The Octalogs are both provocative and engaging, and at times incredibly reflective of the way our personal selves shine through onto our work as professionals and scholars. I found the Octalogs to be just as much a reflection of values and belief as they were narratives about rhetorical history. The events of each Octalog was an important one for our field: each moment was a projection of these disciplinary values and beliefs, moments when histories are contested, reexamined, and redrawn.
In their introduction to Octalog III, Agnew, Gries, and Stuckey note that “Octalog I sparked new scholarship by asking us to uncover and recover histories that have been neglected or hidden” (109). Beginning in 1988 – the year I was born – each Octalog (II, 1997; III, 2011) serves as a moment to highlight evolutions in nearly three decades of doing and writing history. Octalog III is noted as emphasizing the “importance of local, contested, and marginalized histories and rhetorical practices and encouraging us to listen for the silences that have been left out of well-known historical accounts” (109). The movement from one Octalog to the next was telling of how the canons have been slowly contested and reread in our discipline, further and further situated in their historical contexts. Discussions of gender, culture, disability, power, and privilege are threaded into pieces of Octalog II and throughout Octalog III, when western-centric rhetorical history is problematized and reexamined. As a reader of these texts in succession, jumping from each decade to the next, I quickly saw a growing complexity and increased cultural, ethical, and methodological responsibility to rhetorical history. In Octolag III, there was an incredible energy for creating new paths for the study of rhetoric.
I once thought that histories were fragmented. Perhaps theoretically this holds some weight—the bits and pieces (time, texts, stories, people, places, and things) we choose for import to rhetorical studies is a rhetorical process, after all. But the sense that histories can only be told through texts, through classical Athenian fragments, through some belief that those fragments hold the guiding principles of our field – is one that must be seriously looked beyond to include the rich and complex communicative practices of meaning making.
This may be a bit of a rant, and maybe an unrelated one, but the discussion of “armchair” historians in Octalog I was both amusing and unsettling. It was insightful in the sense that rhetoricians were calling attention to their own tendencies of relying on texts (rather, translations of translations of texts) as their sources for critical inquiry instead of doing the hard work of investigating, situating, and questioning the role of those texts in their historical and cultural contexts. The supposed solution to the “armchair”, which was presented as a metaphor of “getting one’s hands dirty” and working as an archeologist at a “dig,” struck a strange chord with me. I’d rather not think of history as a dig or excavation of artifacts, cultures, texts, and so-called “undiscovered” meanings. I wholly acknowledge the ethical considerations of archeologists and anthropologists—and those disciplines surely have much to tell us about how to do humane, active, critical, hands-on, and often culturally-contested work—but these sort of considerations weren’t further explored during the conversation of Octalog I, and I was left with a taste of history as an enterprise of gathering, excavating, and digging.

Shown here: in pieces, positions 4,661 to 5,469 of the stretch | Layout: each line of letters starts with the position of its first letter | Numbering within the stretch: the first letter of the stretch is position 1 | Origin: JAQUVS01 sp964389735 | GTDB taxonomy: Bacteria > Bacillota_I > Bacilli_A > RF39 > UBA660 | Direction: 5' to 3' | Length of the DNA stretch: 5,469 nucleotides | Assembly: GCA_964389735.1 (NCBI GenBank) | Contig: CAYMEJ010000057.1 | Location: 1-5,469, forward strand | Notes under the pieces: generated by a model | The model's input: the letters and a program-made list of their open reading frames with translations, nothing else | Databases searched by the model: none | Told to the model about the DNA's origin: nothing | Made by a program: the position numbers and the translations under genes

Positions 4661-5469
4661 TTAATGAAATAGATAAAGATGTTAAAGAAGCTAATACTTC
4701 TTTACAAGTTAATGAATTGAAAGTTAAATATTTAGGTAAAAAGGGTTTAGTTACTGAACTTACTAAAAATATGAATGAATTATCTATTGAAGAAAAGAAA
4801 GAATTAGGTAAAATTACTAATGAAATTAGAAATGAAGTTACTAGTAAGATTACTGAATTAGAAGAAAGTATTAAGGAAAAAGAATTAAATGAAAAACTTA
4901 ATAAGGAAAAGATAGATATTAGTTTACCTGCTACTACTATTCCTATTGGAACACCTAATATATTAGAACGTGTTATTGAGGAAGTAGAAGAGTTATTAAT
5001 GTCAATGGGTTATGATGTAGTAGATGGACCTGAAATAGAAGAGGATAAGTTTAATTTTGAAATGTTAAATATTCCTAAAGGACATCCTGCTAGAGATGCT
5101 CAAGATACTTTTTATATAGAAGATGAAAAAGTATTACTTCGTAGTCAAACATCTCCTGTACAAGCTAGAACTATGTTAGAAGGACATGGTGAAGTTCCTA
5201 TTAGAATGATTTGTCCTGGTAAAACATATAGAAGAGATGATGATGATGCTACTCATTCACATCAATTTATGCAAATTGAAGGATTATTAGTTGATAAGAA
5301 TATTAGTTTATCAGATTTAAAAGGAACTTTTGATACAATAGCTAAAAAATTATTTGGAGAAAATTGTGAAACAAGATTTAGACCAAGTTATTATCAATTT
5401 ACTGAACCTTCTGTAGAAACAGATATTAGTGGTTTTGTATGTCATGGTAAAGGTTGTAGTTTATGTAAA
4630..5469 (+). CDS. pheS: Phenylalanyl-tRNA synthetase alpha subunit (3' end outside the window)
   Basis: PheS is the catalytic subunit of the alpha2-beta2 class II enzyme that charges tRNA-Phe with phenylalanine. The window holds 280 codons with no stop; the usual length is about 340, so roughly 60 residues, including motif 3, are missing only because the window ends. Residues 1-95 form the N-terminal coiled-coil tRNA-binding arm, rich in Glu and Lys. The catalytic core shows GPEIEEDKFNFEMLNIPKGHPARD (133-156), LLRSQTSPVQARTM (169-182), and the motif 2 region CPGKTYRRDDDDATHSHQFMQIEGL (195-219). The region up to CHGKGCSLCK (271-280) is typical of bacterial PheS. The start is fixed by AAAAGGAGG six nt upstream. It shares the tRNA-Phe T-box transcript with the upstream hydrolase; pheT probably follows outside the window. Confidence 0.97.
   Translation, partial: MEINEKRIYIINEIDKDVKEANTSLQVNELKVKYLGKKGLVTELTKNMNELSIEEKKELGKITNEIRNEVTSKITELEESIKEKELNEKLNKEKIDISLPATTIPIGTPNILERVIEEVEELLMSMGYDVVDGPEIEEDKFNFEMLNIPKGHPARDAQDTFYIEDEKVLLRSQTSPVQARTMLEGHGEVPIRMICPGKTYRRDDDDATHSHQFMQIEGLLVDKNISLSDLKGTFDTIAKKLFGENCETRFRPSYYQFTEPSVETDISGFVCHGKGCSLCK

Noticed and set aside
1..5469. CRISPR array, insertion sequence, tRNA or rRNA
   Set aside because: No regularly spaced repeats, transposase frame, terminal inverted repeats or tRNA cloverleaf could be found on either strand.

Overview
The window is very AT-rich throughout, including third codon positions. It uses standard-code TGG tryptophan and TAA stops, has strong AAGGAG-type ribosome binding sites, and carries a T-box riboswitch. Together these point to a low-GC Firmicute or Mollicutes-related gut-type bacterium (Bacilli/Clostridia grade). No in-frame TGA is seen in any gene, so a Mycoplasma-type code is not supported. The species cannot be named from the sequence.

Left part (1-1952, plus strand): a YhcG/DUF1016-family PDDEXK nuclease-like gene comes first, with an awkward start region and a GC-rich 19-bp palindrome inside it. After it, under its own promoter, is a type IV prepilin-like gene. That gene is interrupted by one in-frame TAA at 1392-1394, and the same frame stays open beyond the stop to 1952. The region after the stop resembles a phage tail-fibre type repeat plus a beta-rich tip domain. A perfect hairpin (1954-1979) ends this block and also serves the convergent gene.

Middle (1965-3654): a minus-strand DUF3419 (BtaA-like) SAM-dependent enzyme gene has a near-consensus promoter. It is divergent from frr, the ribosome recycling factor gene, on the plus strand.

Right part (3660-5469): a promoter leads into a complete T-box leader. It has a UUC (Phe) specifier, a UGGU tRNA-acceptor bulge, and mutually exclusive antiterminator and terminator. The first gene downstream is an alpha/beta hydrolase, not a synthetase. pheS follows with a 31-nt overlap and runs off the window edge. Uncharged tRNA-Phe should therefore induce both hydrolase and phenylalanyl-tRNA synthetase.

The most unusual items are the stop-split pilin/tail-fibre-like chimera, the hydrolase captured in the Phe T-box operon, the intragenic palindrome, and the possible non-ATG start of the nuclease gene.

According to Powell, “Our discipline’s inclination to fetishize the text above the body, combined with a narrowness of vision that insists on connecting every rhetorical practice on the planet to Big Daddy A and the one true Greco-Roman way does not exactly build a sustainable platform for the continued vibrance of our disciplinary community” (121). In Octalog III, LuMing Mao makes a call for turning to non-Western and indigenous communicative practices as vital for doing and writing history in the 21st century:
“[…] practicing the art of recontextualization means negotiating, both dialectically and perpetually […] between looking for rhetoric where it has been categorically ruled non-existent and rejecting a concomitant temptation to reduce experiences into facts and equate heterogeneous resonance with either sameness or difference” (120).
A movement to study marginalized histories and practices, then, comes with a great deal of responsibility. This work is vital, though, and seeing the evolution of this discussion from the first to the third Octolag gives me hope that discussions of rhetorical history will evolve to enrich and reflect that vibrance that is sure to forever mark the discipline. For every word said, there were many unsaid—and if there will be another Octolag in the future, this will undoubtedly be a theme as well. It is also my hope that rhetorical history will be further reconceived to encompass the complex, constellative nature of rhetoricity in cultures and communities. I believe this is a vision that must be embraced to move beyond the uncontested authority of mere fragments and texts.